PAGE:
I had come to doubt every word I put down. The storytelling instinct I had developed and mastered over many years was still present, apparently, but the practical, mechanical aspects of getting the job done seemed to be gone. I know that this happened because, after a few years of trying to write novels again, and completing pages of manuscript, I petitioned agents to read what I had done and take me on as a client. These efforts came to nothing. I blame myself. The storytelling instincts were there, yes, but the means whereby one writes plausible, potentially saleable fiction—gone.
I believe I am now past that point. I have persisted in relearning how to write fiction, and I have become comfortable with myself again, identifying myself as a writer once more. The work habits have changed, however. Where previously I required long stretches of private time in which to develop material at the keyboard, now most of that development happens mentally. I can write a sentence or two and then walk away and come back to it in a week to see where I was; it doesn’t matter. The urgency to write is gone; the desire to rework my words until they feel polished and right to me remains, but it is slow going. And where previously I used to save and file every note or jotting that I scribbled as though they were precious, now I write things down and forget about them or throw them away. The act of creating and immersing myself in the process of writing is more vivid than ever, and I like doing it while I am in the moment; what to do with a piece afterwards is problematic.
I never really had a plan, after all, only a great hope and a strong work ethic, and the results of that effort are quite interesting indeed, a series of novels and short stories that, I now realize, have given hours of pleasure and entertainment to thousands of people. Previously, that element was something of an abstraction, but I’ve met many people who appreciate what I’ve written, and I am getting past this delusional or grandiose desire to do more than I was able to do.
My friend Mike James, the artist who lives in Warren, Ohio, has helped put this in perspective for me. Over the years, he has educated me in the baffling world of contemporary art. He has explained to me the importance of getting past the canvas as window frame; the necessary freedom of the action painting and of “the painted word,” as Thomas Wolfe titled it, of the 1940s; and the direction artists have taken since then in a corporate, comodified, commercial world in which what most of us in the mainstream consider to be art is a hopelessly bourgeois and antiquated perspective. When artists canning their own feces or erecting narcissistic monuments to themselves qualify as important art, we are at the end of the line and are in the same postmodern world of conceited intellectual shabbiness that has depleted the intellectual vigor of our postsecondary English and cultural studies departments. Either we get the bad joke, or we don’t. Either way, however, it is really of no consequence.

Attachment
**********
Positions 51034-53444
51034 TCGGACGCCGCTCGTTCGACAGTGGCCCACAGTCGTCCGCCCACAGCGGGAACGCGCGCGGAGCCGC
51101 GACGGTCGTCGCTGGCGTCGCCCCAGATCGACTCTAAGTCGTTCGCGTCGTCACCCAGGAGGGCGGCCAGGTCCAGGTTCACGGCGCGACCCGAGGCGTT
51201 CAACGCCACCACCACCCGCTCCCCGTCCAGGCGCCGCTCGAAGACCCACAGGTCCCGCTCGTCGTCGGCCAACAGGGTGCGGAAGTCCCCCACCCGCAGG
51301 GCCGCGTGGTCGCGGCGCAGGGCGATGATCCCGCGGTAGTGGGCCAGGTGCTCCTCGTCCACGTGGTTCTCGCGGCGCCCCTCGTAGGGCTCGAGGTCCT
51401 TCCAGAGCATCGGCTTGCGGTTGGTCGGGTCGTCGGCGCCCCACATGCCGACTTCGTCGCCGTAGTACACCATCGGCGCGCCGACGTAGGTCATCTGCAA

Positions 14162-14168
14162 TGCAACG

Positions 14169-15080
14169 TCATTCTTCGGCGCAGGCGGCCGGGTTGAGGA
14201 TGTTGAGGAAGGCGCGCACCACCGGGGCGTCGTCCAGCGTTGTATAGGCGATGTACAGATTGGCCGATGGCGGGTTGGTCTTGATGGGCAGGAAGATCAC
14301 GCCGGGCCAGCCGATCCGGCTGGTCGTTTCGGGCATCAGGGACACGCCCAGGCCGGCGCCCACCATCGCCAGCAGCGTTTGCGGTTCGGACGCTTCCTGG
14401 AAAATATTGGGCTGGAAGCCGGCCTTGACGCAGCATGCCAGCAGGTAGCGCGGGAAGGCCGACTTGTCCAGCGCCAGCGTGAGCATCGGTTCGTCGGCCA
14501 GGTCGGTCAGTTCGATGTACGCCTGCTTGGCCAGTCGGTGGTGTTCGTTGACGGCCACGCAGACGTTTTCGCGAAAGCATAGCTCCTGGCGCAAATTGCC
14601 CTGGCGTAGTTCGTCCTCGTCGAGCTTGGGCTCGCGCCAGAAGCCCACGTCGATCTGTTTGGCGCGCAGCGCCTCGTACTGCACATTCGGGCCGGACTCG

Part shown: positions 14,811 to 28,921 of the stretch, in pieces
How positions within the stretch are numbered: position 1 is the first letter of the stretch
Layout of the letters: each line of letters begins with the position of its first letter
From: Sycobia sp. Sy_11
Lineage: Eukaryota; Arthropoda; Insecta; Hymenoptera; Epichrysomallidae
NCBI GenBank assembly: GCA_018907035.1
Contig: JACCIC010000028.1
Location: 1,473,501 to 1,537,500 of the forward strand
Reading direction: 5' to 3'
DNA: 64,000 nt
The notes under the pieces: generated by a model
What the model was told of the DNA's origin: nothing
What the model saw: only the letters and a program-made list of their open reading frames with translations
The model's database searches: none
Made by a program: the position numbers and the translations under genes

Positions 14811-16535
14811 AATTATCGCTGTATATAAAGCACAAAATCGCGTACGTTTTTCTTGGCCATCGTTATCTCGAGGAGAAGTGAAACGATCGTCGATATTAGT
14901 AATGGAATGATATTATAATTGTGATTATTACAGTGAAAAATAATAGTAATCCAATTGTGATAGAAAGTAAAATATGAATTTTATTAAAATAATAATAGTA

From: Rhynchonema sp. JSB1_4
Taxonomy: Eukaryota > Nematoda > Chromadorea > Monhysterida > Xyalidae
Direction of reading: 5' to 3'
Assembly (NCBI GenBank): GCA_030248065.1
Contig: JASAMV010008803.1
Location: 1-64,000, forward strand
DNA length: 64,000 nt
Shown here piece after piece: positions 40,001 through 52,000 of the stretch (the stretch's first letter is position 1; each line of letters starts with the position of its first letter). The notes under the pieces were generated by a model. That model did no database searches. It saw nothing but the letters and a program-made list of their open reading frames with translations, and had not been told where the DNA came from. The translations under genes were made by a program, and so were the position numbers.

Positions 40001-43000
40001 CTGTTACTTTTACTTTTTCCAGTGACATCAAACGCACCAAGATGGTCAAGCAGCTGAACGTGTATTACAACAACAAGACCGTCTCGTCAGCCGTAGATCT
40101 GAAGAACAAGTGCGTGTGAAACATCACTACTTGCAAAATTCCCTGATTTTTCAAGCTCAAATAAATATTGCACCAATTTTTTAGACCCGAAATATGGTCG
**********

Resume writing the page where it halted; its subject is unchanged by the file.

Anyhow, I read recently that some current artist or other in New York—it doesn’t matter who; they are all interchangeable now—had sold something or other for millions of dollars ($9 million, I think) to some rich man who fancies himself an art collector. What does it mean, I asked Mike James, when a self-proclaimed artist can indulge himself in this way, and then a millionaire can indulge himself by paying $9 million for that piece of art?
Mike said to me, It doesn’t mean anything. It’s a game rich people play.
It doesn’t mean anything. It’s a game rich people play.
I don’t have rich people paying me $9 million dollars for one of my stories. I have friends who write, and I write, and we have managed to skirt the swamp of postmodern chicanery to keep alive the old-fashioned, sensible style of storytelling that takes itself just seriously enough to entertain and inform, not posture and . . . play games.
I hope to continue contributing more stories written in this manner, too. And when I can make use of whatever tools are available to me in the tool box, I’ll do that, too.
But I’ll also take $9 million from the next person who decides that some story of mine is worth it.
Any of you rich guys out there want to share the wealth with me, I’m your man.
Doing that would be so . . . post-postmodern of me!